SME finance on the rise
2019 was a record year for our investment team focusing on Debt Financing for financial institutions in Latin America. Enrique Hurtado, Regional Director Latin America, explains why SME finance is crucial for the region’s development and how access to finance will serve to strengthen the missing middle.
Your team looks back on the best business year ever. What were the highlights?
2019 was indeed a very dynamic year. We invested in 25 partners in 10 Central and South American countries and actively contributed to sourcing the loans for the USD 175 m Micro- and SME finance securitization responsAbility closed in July 2019, where OPIC, Alecta and Calvert Impact Capital were key investors. But there is more: We disbursed 60% more funds than in 2018 and no less than one third of these investments were with new partners.
“We disbursed 60% more funds than in 2018 and no less than one third of these investments were with new partners.”
Enrique Hurtado, Regional Director, Latin America, is in charge of responsAbility’s Lima office with a total of 17 investment professionals. He also heads responsAbility private debt financing activities in the region. Enrique has a master’s degree in Economics from Tilburg University and over 15 years experience in development investments, microfinance, risk management and banking supervision.
Where did this growth come from?
We have been seeing a strong increase in private debt financing to financial institutions serving SMEs. The reason behind this is the growing financing gap for this segment: In a regional environment of low economic growth and increased political risk observed in several countries, traditional banks have shown a preference to maintain larger liquidity buffers and focus their lending on large corporates rather than SMEs.
Do you foresee this growth trend in SME finance to continue?
I do. Non-bank financial institutions are grasping the market opportunity to serve the SME sector through direct loans, factoring or leasing. This is how SMEs can access working capital without offering collateral (factoring) or get equipment without the need for ownership (leasing).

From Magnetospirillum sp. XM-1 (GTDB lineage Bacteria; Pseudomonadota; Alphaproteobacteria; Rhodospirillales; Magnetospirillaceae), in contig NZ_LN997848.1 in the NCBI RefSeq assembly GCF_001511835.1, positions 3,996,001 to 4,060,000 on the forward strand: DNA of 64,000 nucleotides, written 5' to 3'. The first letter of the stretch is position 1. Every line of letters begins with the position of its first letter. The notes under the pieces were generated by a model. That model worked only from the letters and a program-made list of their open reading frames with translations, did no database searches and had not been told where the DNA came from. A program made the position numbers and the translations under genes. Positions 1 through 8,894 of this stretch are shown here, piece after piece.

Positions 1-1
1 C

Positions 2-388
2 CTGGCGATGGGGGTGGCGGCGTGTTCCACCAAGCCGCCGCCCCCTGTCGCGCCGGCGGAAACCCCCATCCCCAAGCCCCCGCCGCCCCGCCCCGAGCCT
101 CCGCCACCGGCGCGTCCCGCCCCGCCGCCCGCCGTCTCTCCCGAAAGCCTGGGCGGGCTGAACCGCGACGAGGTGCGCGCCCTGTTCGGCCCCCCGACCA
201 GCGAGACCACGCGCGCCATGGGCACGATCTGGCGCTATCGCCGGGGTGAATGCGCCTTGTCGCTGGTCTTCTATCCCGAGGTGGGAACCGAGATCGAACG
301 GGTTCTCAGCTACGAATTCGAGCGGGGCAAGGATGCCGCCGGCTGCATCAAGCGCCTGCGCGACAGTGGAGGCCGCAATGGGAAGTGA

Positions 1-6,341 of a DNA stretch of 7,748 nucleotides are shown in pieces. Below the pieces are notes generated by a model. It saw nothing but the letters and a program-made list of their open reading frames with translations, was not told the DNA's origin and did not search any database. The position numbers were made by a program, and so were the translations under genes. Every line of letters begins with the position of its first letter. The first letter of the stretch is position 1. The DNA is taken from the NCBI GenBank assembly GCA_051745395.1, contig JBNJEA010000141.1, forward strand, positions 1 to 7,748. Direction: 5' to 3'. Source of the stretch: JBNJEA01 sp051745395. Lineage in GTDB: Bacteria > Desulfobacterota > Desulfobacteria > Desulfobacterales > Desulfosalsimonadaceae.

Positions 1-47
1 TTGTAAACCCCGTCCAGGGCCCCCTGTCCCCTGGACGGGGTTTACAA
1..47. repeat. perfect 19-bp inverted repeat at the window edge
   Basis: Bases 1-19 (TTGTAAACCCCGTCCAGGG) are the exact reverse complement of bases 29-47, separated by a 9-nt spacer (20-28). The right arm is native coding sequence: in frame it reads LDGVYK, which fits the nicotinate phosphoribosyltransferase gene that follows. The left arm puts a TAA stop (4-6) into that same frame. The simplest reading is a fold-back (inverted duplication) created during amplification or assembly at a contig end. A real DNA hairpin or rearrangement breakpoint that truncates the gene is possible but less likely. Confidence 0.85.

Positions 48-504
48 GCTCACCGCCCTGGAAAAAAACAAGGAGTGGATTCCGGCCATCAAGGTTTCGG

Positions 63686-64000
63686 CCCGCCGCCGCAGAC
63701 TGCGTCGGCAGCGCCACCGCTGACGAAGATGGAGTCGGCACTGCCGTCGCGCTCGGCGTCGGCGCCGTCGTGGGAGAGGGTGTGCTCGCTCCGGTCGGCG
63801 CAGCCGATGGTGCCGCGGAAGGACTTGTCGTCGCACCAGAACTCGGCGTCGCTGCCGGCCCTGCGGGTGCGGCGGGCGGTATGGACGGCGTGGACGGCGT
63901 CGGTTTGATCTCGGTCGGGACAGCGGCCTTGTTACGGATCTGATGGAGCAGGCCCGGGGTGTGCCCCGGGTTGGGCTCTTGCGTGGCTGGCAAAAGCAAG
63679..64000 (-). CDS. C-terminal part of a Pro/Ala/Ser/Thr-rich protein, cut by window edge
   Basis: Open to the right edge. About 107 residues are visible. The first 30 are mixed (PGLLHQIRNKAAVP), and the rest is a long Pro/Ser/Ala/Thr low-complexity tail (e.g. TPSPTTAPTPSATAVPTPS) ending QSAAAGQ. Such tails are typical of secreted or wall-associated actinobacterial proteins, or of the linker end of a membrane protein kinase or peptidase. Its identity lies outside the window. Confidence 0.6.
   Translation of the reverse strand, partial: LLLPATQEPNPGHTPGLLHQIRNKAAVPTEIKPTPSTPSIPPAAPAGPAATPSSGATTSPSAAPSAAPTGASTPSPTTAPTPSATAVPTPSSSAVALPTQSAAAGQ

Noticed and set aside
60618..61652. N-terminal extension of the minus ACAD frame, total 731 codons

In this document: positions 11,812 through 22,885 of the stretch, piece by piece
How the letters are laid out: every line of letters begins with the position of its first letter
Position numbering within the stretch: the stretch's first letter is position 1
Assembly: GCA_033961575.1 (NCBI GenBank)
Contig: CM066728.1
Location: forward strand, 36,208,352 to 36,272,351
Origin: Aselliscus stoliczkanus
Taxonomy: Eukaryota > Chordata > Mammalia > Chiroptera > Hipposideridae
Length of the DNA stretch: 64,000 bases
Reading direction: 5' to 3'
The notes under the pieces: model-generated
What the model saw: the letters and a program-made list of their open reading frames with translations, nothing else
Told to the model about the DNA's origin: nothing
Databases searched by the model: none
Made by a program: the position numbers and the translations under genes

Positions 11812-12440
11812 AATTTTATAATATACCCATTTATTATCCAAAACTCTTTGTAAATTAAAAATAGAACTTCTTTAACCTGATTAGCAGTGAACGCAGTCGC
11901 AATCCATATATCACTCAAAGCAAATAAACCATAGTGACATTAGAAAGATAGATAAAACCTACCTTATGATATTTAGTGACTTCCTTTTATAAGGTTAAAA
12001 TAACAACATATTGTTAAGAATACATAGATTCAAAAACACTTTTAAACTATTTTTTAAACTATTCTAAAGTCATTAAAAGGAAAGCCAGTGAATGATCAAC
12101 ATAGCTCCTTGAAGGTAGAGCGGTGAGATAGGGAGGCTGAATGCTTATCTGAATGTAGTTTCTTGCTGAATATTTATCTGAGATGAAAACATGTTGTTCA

“Non-bank financial institutions are grasping the market opportunity to serve the SME sector through direct loans, factoring or leasing.”
Many financial institutions are improving their SMEs segmentation to better understand these clients’ financial needs and further innovate their product portfolio to develop adequate products. Product diversification is also a key driver for many financial institutions. In parallel, several countries have improved their factoring and leasing regulation in recent years to enhance financial access and reduce informality.
Is microfinance still relevant in Latin America?
Absolutely! The microfinance sector remains relevant in financial inclusion across many countries in the region. And microfinance institutions will remain relevant also in future, especially if they can figure out how to streamline their infrastructure and partner with fintechs, while keeping their base of pyramid (BOP) footprints. What has changed for financing partners like responsAbility is that, from a funding perspective, many microfinance institutions today have access to deposits and local capital markets, a clear difference from ten years ago.
Where do you see the biggest financing need to achieve inclusive growth in Latin America today?
Recent research points out that two ‘missing middles’ hold Latin America back when compared with other regions: a robust cohort of midsize companies and a solid middle class with growing spending power. Both middles will need to be filled if Latin America is to have a new chance of generating sustainable growth that benefits the broad base of the population. In this regard, one of the priorities should be to establish a competitive business environment that reduces the cost of entry, improves access to finance, and cuts red tape, enabling small and middle-tier firms to thrive.
Latin America’s missing middle: Rebooting inclusive growth points out that Latin America, once the world’s most prosperous emerging region, is on the verge of being overtaken by other regions. The report examines two “missing middles” holding the region back: a robust cohort of midsize companies and a solid middle class with growing spending power. The two are connected: expanding the pool of modern, competitive firms can create better paying jobs, and lift middle-class demand needed for new investment.